Mar 5, 2019
One of the most striking characteristics of American life in recent years may be its growing mercilessness.
|Deacon Kyle Eller
Having difficulty forgiving others is an old story, one nearly all of us of every age wrestle with at some point. Someone wounds us, we know we should forgive, and it sounds good in theory, but like so much of the walk of virtue, when it comes to the actual doing, it’s harder than it sounds. The anger and hurt prove more insistent than we expected, and maybe in our worst moments, even though deep down we know better, we’re tempted to make excuses and try to convince ourselves forgiving is not really so necessary after all.
That’s a normal spiritual struggle for fallen humanity, one we have to work through with God’s grace.
What I’m talking about is something else, a more weaponized version of that. I’m talking about situations where unforgiveness is not seen as a human failing and part of our spiritual combat but rather as something practically holy and virtuous in itself — unforgiveness embraced as a good. I’m talking about institutionalized unforgiveness of whole classes of people whom we attempt to write out of the human community, as beyond mercy, beyond consideration, as people practically subhuman.
At its worst, I’m talking about ideologies that seem to hold the entire concept of mercy and forgiveness in contempt, in the name of a warped vision of justice.
While granting that social media in general (and Twitter in particular) are sometimes like a free, all-you-can-eat buffet of people saying outrageously absurd and offensive things, and that usually such content is better ignored, I nevertheless offer, as emblematic of what I’m talking about, what a Hollywood screenwriter posted on Twitter in the wake of the controversy involving Catholic high school students in a confrontation at the March from Life.
The writer posted a still image from a short video clip of a student — the same photo you have surely seen if you have read any media coverage of the controversy — and then wrote, “Plus side: A face like that never changes. This image will define his life. No one ever need forgive him.”
Now, literally every sentence of that, on its own, is morally repellent. From a still frame pulled from a short video clip he has extrapolated to a sweeping, comprehensive judgment of a teenage kid’s entire character, past, present, and future, despite having never met him, and based on this has declared him forever outside the scope of mercy. And in the writer’s mind, that’s the “plus side,” whatever that could mean.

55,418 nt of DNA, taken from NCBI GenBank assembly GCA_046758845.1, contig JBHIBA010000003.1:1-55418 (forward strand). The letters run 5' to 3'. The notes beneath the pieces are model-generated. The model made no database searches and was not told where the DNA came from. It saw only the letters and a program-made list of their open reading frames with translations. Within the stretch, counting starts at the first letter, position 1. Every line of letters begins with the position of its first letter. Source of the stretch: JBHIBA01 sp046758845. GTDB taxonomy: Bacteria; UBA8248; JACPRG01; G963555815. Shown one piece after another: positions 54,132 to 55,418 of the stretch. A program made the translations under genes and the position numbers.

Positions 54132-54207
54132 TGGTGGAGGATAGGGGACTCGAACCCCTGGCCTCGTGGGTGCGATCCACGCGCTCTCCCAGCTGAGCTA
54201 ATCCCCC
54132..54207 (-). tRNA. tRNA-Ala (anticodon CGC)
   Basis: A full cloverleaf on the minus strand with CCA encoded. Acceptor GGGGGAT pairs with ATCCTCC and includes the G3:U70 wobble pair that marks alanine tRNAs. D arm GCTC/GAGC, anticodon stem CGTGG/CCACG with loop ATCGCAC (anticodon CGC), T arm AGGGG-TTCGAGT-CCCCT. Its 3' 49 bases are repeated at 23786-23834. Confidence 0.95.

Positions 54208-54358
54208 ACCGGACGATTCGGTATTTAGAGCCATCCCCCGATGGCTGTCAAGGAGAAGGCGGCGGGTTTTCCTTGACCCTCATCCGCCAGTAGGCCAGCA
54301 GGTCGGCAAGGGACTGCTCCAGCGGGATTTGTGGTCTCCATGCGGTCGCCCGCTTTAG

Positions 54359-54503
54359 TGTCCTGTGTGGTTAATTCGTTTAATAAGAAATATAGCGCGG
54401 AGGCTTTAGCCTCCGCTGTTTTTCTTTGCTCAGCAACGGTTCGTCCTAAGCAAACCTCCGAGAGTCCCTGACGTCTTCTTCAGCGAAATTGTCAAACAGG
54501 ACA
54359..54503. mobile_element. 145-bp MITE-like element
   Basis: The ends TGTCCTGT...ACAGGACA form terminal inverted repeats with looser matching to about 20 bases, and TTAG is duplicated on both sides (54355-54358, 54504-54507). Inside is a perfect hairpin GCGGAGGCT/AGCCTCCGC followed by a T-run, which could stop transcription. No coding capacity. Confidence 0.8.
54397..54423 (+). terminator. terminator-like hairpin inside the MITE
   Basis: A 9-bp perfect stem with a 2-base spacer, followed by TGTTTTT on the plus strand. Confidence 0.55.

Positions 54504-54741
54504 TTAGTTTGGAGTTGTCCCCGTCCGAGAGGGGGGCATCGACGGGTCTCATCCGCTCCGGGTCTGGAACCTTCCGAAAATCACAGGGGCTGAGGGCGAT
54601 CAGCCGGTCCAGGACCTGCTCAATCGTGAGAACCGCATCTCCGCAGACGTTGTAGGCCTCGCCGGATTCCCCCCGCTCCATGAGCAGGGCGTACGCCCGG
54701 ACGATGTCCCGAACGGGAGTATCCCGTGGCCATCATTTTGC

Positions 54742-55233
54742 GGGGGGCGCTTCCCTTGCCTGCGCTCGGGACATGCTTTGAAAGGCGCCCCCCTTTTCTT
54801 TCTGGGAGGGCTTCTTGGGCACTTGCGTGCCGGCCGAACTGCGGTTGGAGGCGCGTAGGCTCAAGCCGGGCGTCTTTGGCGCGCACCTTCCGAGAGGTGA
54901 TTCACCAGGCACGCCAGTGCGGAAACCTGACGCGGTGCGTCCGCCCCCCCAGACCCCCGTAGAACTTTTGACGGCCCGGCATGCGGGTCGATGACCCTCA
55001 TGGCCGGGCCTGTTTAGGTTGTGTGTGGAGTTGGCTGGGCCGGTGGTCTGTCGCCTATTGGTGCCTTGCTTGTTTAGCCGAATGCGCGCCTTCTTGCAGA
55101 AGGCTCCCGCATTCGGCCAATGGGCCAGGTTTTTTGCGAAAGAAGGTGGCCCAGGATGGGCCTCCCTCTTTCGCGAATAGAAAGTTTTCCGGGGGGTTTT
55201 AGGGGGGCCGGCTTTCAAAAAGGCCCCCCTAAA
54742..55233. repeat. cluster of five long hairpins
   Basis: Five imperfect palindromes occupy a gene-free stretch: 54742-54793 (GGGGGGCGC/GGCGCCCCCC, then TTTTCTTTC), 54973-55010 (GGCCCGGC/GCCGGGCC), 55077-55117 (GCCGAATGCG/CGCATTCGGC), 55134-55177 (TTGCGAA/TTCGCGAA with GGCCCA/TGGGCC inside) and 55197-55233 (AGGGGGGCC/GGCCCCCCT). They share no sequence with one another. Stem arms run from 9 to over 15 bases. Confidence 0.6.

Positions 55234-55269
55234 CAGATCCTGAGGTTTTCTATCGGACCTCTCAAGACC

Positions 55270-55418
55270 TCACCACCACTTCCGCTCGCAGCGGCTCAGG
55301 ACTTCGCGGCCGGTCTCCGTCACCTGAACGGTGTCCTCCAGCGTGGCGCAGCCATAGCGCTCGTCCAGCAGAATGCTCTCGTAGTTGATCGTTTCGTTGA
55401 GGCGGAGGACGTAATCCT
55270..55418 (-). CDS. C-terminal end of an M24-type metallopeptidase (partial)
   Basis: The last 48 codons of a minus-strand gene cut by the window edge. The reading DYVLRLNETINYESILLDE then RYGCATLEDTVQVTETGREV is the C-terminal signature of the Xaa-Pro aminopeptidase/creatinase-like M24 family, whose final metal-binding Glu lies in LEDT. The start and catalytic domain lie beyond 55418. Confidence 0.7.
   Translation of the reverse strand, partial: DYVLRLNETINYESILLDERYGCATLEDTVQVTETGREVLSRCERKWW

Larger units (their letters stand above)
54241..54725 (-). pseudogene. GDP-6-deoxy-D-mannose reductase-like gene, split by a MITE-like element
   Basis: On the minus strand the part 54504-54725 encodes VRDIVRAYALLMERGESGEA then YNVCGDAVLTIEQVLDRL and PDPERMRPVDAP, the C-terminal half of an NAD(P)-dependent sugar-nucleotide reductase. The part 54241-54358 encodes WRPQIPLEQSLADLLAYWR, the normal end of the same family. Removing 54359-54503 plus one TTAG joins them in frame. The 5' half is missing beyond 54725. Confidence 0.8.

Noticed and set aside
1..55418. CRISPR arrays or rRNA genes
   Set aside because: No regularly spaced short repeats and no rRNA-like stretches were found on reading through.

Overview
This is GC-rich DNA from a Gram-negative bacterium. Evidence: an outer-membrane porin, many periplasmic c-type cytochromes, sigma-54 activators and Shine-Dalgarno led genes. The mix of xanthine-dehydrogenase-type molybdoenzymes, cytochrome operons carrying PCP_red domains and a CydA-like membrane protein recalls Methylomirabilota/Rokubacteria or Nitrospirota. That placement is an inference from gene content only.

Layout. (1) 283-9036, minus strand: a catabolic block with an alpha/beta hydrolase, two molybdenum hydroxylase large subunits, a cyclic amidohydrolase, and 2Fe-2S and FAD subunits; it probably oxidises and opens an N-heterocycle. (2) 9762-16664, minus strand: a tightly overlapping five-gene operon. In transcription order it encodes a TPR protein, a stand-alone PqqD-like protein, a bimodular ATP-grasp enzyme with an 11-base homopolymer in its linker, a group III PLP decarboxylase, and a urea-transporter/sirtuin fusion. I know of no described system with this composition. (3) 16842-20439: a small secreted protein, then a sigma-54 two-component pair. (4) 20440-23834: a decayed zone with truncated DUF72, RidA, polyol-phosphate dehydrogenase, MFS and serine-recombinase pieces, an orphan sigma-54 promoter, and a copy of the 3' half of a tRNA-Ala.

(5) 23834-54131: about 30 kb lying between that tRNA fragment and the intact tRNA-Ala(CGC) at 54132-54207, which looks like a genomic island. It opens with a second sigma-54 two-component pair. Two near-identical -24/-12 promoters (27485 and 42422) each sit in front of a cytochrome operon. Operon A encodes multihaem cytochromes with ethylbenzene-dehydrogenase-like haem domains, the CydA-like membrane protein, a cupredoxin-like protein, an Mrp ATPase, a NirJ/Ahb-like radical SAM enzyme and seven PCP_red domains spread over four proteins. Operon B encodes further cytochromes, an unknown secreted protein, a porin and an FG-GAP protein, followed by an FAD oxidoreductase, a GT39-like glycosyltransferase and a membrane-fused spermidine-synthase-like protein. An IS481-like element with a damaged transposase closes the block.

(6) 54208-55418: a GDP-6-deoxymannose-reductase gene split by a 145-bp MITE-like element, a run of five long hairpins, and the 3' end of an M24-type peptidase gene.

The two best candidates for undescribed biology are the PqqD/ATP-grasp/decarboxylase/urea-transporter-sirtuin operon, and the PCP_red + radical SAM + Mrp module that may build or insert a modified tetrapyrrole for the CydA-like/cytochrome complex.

Taken together, it’s as if the goal was to find a reason to declare the accused irredeemable, and by doing so to free others to hate him forever without feeling bad about it.
This is how totalitarian ideologies of the past centuries — the Soviet Union and its “class enemies” or the French Revolution and others with their “enemies of the people” — talked about those they exterminated in the name of their concept of justice.
That kind of language is becoming popular here, nowadays, too, sometimes even within the church.
Our faith offers the opposite worldview to the one that writes people off forever, that seeks not to forgive, and that rejoices in the notion that reconciliation is impossible. Our faith teaches us that when we, whom God made out of love, chose instead to be his enemies, he loved us so much anyway that he took on human flesh and let us nail him to a cross in order to reconcile us to him and bring us back into communion.
Saints and even everyday Christians down the centuries have, by his grace, imitated him, forgiving their own persecutors and murderers or even the murderers of their children, and not despairing for the conversion and the salvation of even the worst of sinners.
Our faith calls us to be ministers of reconciliation and considers the church a symbol of the unity of the whole human race. It gives us an anthropology in which we human beings, at the core of our being, are made for communion with God and with other people, a vision of the whole world as one human family, where no one is an accident or expendable, and where every broken relationship represents a loss.
We forgive others because we know (or ought to know) that we need forgiveness too. We forgive others because we know (or ought to know) the limits of our judgment on another person’s heart. We forgive because we’re made for communion, and mercy is a necessary condition of it in our fallen world.
And even if we don’t care about any of that, even if all we have is self-love, if we are thinking clearly we forgive because to fail to do so is to put ourselves in a prison of our own making. Even the pop psychologists have that much right. If we want freedom and healing from hurts we have suffered, forgiveness is a necessary part of it.
It saddens me to think of a world in which people seem eager to be permanently divided. We may not be able to talk them out of it. But at least we should beware the danger ourselves, and be even more the kind of people who forgive.
Deacon Kyle Eller is editor of The Northern Cross. Reach him at [email protected].